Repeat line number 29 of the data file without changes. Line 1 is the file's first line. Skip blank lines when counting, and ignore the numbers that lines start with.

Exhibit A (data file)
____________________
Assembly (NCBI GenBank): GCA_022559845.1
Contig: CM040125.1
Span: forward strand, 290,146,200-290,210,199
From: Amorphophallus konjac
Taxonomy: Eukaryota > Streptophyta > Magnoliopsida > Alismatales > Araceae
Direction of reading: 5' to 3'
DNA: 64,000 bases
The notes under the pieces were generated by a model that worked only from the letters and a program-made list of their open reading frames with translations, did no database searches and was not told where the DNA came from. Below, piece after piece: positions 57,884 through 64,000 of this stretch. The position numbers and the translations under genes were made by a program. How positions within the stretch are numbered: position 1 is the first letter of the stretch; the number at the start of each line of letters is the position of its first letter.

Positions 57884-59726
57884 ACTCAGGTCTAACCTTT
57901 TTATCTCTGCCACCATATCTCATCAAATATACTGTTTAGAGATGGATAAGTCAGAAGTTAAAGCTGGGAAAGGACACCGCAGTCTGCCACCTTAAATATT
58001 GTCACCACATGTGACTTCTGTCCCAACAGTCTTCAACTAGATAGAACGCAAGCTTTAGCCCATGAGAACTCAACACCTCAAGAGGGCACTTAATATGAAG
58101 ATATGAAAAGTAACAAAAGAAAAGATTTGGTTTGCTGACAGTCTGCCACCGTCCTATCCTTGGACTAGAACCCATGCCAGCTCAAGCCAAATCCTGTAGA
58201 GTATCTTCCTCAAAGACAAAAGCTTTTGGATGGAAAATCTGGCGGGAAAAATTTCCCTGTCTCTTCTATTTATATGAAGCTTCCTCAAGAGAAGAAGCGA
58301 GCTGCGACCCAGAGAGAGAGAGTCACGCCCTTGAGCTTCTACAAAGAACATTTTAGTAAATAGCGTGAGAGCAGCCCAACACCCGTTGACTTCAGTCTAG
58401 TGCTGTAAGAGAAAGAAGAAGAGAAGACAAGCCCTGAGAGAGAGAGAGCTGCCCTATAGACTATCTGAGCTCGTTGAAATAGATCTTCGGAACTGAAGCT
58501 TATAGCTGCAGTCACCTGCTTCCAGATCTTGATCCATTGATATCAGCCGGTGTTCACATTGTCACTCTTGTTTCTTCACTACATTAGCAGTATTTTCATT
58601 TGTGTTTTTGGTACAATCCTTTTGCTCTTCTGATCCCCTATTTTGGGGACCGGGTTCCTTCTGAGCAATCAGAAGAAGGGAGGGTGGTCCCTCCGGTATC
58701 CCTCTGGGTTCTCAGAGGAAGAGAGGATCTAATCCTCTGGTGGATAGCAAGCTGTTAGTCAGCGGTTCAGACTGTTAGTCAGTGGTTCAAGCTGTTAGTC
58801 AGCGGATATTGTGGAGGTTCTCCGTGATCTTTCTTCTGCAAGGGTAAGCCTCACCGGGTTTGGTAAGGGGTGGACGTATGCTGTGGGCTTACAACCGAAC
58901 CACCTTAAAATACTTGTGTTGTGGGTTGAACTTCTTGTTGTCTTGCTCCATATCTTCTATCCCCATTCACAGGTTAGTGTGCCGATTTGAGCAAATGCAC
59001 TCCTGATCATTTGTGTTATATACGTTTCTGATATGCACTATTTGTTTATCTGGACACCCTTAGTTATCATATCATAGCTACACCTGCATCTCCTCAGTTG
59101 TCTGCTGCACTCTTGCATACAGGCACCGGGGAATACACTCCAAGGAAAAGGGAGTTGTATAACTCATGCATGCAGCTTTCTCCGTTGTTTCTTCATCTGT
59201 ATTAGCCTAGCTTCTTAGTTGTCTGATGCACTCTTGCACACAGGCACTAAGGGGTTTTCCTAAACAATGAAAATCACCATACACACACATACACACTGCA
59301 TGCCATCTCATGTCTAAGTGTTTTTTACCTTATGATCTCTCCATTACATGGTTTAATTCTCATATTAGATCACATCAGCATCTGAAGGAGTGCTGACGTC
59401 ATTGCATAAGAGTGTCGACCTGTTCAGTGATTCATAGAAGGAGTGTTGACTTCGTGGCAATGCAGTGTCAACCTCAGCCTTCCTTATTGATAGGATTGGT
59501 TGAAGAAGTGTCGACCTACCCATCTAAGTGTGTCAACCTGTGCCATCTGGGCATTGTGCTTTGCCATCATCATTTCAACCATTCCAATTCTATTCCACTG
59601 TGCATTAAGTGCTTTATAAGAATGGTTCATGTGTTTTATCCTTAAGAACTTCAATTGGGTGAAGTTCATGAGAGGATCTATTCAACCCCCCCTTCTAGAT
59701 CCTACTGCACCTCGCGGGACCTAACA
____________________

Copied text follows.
59701 CCTACTGCACCTCGCGGGACCTAACA